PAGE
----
In the modern age of smartphones and GPS devices, it is easy to think it is impossible to become lost. That’s a dangerous assumption to make – signals can drop, batteries run flat and the gadgetry itself can become lost or damaged. At times like these, you will need to turn to the physical signs along the trail that have stood the test of time.
When we talk about trail signs, these go beyond the standard “keep out” “beware of wild animals” and other such signs that you might see at mysecuritysign.com – important though these things are. Trail signs use their own language and symbolism – but it is not too complicated once you understand the basics.
While different trails have different signs, there are three basic types. Let’s take a look at each of them in turn.
Typically found in heavily wooded locations, trail blazes are marked onto trees at eye-level to give key information. The US Forest Service marks a standardized blaze that looks like a lower case “i.”
While some blazes are still carved, painting is now more popular and considered environmentally friendly. One blaze means continue straight ahead, and if there is a double blaze, the top one indicates the direction you should take. This key provides full details of what each blaze means.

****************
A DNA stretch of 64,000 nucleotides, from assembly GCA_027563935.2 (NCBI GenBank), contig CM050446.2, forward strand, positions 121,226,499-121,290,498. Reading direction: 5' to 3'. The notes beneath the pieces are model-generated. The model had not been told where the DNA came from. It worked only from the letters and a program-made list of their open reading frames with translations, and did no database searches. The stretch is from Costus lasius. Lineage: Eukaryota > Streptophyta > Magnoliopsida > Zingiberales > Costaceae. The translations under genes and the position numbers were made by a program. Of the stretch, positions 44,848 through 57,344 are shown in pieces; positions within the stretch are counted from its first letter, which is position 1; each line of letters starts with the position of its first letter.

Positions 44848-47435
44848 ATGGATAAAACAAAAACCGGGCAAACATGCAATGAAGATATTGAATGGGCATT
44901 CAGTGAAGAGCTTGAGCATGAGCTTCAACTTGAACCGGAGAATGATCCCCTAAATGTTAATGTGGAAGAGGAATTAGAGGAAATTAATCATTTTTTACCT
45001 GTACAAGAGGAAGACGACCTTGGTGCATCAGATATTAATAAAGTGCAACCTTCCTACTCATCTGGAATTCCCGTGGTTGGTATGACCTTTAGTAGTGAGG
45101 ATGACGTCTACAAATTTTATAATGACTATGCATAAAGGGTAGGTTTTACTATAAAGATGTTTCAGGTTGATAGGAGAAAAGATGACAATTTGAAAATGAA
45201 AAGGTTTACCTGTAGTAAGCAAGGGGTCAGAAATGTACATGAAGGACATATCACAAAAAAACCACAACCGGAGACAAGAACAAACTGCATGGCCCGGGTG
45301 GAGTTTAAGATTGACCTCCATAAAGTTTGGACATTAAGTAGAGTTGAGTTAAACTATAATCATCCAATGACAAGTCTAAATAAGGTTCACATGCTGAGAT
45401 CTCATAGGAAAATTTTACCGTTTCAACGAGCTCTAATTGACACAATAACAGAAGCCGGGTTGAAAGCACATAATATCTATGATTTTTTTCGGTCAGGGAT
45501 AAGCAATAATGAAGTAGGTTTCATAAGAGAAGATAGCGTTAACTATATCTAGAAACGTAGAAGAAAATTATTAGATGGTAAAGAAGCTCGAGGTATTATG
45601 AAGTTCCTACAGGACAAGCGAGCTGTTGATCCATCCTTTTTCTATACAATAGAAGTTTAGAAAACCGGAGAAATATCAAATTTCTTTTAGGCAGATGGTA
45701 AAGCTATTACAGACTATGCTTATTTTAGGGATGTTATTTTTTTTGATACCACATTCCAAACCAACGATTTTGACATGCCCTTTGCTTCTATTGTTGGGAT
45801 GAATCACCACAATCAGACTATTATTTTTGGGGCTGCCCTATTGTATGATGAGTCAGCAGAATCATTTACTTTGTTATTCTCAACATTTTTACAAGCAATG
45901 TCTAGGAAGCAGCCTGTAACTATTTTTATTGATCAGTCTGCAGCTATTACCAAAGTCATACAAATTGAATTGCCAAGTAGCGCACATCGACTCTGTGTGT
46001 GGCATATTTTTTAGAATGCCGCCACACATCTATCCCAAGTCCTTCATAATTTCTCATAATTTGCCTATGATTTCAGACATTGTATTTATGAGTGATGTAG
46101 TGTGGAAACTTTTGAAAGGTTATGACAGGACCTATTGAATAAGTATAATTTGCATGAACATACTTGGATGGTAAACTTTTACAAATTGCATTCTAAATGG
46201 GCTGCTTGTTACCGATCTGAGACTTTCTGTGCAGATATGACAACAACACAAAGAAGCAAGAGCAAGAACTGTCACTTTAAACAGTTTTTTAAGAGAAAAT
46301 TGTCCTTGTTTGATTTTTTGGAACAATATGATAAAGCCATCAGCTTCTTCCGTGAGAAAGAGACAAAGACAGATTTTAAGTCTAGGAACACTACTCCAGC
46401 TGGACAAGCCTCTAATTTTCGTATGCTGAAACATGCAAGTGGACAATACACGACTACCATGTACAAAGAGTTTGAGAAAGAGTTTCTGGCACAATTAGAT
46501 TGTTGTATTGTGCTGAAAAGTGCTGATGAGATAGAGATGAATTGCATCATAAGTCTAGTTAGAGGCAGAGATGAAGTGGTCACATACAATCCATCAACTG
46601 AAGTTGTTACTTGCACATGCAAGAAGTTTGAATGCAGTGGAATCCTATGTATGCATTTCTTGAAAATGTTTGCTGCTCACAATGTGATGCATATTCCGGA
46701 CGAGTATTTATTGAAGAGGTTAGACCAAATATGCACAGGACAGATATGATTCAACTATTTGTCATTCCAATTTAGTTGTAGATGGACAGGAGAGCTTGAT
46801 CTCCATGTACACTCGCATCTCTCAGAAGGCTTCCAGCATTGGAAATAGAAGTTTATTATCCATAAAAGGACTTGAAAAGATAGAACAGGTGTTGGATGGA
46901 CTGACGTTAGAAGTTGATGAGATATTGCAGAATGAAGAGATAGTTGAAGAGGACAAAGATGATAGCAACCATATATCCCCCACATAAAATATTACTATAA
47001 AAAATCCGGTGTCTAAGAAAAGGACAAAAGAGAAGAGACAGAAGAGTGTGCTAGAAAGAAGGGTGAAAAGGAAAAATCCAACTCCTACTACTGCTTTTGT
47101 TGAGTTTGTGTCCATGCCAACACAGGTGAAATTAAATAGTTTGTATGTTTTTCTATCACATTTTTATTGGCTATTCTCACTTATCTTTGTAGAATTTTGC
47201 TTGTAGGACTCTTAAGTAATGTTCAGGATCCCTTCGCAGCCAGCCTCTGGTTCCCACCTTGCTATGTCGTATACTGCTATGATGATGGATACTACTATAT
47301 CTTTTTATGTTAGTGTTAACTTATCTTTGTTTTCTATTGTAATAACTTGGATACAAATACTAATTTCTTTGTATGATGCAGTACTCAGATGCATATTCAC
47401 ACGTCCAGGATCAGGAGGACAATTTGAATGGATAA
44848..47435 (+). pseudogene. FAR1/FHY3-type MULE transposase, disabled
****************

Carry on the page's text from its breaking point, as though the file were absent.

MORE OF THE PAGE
If you have explored the National Parks of the UK, you will be well acquainted with cairns – but you also find them along some of the less hospitable trails in the US. They are typically used in areas that are subject to severe weather such as fog and snow.
At first glance they look like large piles of stones, and whatever the weather, it is hard to miss them. A cairn is typically around three feet high and at least two feet wide. The theory is simple enough – the cairns are designed to be visible in the worst conditions, and if you just keep following them, they will lead you to civilization and safety.
There is a tradition among hikers that it is good luck to add a rock to the top of the cairn – perhaps that’s why some of them are as huge as they are! Whether you are exploring the English Moors or the wilds of Acadia Park in Maine, if the weather turns ugly, cairns will become your best friends!
A duck is similar in concept to a cairn, but is much smaller, often just three stones high. The saying goes that a stack of two stones could be a coincidence, but a stack of three is a duck. As well as showing that you are on the right path, a duck will sometimes include a pointer rock that indicate the direction you need to take.
The fact that ducks are so quick and easy to construct is a double edged sword. Some hikers are so enthusiastic that they love making ducks all over the place, and this can reduce their reliability.
Naturally, a GPS system and a map remain your best tools – but by recognizing blazes, cairns and ducks, you might just get the clues you need to avoid a tricky situation.